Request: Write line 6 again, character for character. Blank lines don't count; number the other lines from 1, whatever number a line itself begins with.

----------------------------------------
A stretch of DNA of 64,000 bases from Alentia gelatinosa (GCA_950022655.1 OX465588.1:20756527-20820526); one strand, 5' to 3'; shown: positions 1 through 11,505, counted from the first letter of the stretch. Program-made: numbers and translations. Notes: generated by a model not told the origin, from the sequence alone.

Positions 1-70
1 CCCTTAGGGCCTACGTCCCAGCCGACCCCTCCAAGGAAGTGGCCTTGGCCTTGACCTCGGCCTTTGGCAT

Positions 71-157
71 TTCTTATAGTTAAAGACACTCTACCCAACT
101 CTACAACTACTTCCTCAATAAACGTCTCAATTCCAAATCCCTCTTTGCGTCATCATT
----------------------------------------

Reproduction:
101 CTACAACTACTTCCTCAATAAACGTCTCAATTCCAAATCCCTCTTTGCGTCATCATT